Egypt's Shura Council, the upper, consultative house of parliament, announced on Tuesday the names of new editors-in-chief for state-owned newspapers and all affiliated publications, in the first reshuffle of official press positions since the inauguration of President Mohamed Morsi.
Journalist Abdel-Nasser Salama was appointed editor-in-chief of Al-Ahram daily newspaper, while journalist Gamal Abdel-Rahim was appointed as the editor-in-chief of Al-Gomhouriya daily newspaper and journalist Mohamed Hassan El-Banna as the editor-in-chief of Al-Akhbar daily newspaper. Soliman Qenawi was also appointed as the editor-in-chief of the Akhbar Al-Youm weekly newspaper.
The appointment of Abdel-Nasser Salama was shocking to many journalists and revolutionary activists, as he is known for his counter-revolutionary views.
Activists shared articles of Salama that date back to February 2011 accusing protesters in Tahrir Square of being funded by foreign embassies.
During the Cabinet clashes between protesters and security forces in December, Salama accused protesters in his op-eds of being thugs who should be stopped at any cost.
Christian activists were also shocked by Salama's appointment at Egypt's biggest newspaper. In November 2010 during sectarian clashes between Christians and security forces in Omraniya, he published an op-ed attacking Christians and late Pope Shenouda III in an offensive way.
Al-Ahram daily later in a very rare occurrence issued an apology to the church and the late pope.
Since the 18-day uprising, Al-Ahram daily has seen three editors-in-chief come and go.
Abdel-Rahim, a former member of the Press Syndicate Council, caused controversy in the past with his stance against religious freedoms in Egypt.
In 2008, Abdel Rahim stopped a conference about religious freedoms in Egypt because it discussed the issues of religious minorities, notably Baha'is in Egypt.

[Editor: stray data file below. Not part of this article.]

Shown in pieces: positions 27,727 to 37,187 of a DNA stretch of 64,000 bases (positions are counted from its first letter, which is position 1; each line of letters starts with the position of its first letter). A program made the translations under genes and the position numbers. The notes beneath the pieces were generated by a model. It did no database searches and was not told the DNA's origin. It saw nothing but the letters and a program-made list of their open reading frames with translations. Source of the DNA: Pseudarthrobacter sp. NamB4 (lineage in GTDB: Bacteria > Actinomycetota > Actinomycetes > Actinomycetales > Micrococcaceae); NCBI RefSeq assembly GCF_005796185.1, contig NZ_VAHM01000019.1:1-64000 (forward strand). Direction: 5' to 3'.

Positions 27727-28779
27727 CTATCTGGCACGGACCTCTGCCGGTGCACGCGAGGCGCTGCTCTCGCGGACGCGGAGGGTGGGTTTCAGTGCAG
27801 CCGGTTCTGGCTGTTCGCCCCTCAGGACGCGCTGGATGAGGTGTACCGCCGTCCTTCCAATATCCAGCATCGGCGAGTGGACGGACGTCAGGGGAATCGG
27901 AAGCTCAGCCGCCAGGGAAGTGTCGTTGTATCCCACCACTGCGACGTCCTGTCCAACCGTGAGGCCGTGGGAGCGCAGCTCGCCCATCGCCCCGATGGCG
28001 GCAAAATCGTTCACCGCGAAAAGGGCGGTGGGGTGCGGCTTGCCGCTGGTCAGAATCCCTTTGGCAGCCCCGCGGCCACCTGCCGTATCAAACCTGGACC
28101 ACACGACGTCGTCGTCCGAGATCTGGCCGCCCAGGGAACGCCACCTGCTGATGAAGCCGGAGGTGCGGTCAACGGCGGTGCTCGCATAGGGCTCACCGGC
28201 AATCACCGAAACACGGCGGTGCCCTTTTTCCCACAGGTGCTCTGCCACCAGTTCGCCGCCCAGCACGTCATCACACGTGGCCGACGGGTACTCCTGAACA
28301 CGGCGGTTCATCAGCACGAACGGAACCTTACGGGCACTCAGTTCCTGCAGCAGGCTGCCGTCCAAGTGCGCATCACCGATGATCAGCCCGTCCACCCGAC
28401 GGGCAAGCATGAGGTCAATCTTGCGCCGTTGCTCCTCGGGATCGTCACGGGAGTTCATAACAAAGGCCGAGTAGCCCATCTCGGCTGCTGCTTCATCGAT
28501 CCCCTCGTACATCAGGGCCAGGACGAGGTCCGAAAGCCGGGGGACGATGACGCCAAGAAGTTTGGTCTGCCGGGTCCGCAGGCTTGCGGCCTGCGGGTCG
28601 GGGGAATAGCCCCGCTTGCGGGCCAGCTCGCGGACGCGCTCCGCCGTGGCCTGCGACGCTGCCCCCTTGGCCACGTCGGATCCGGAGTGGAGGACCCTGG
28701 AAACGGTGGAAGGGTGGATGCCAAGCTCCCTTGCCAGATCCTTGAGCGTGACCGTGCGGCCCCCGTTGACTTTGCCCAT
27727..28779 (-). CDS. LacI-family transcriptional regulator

Well-known Baha'i activist Basma Moussa filed a complaint against Abdel-Rahim in 2009, accusing him of calling for her murder on air during a television programme discussing the rituals and traditions of Egypt's Baha'i community.
During the programme, Abdel-Rahim said Moussa should be killed because she is a Baha'i. That same year six human rights organisations accused Abdel-Rahim of inciting hatred towards Baha'is after he praised locals in Al-Sharoniya village in Sohag after their attack on the houses of Baha'is.
Abdel-Rahim used to attack adherents of Baha'ism in his column in Al-Gomhouriya daily newspaper regularly. Several activists and journalists have accused Abdel-Rahim of being close to the former Mubarak regime and State Security.
El-Qenawi, the new editor-in-chief of the Akhbar Al-Youm weekly newspaper, is known to be an Islamist who used to head Al-Azhar Voice newspaper, a publication that comes out of Egypt's highest Islamic authority Al-Azhar.
The Shura Council's mechanism for choosing editors-in-chief of state-run newspapers has recently caused a lot of controversy and anger among journalists in Egypt.
In June, seven board members of Egypt's Press Syndicate withdrew from a meeting with the speaker of the Shura Council, Muslim Brotherhood MP Ahmed Fahmy, after objecting to the upper house's "excessive" interference in the Supreme Press Council, previously responsible for appointing heads of state-owned media institutions.
The objecting board members demanded a new means of selecting key editors, in order to reduce the influence of Islamist forces that hold a majority of seats in the upper house.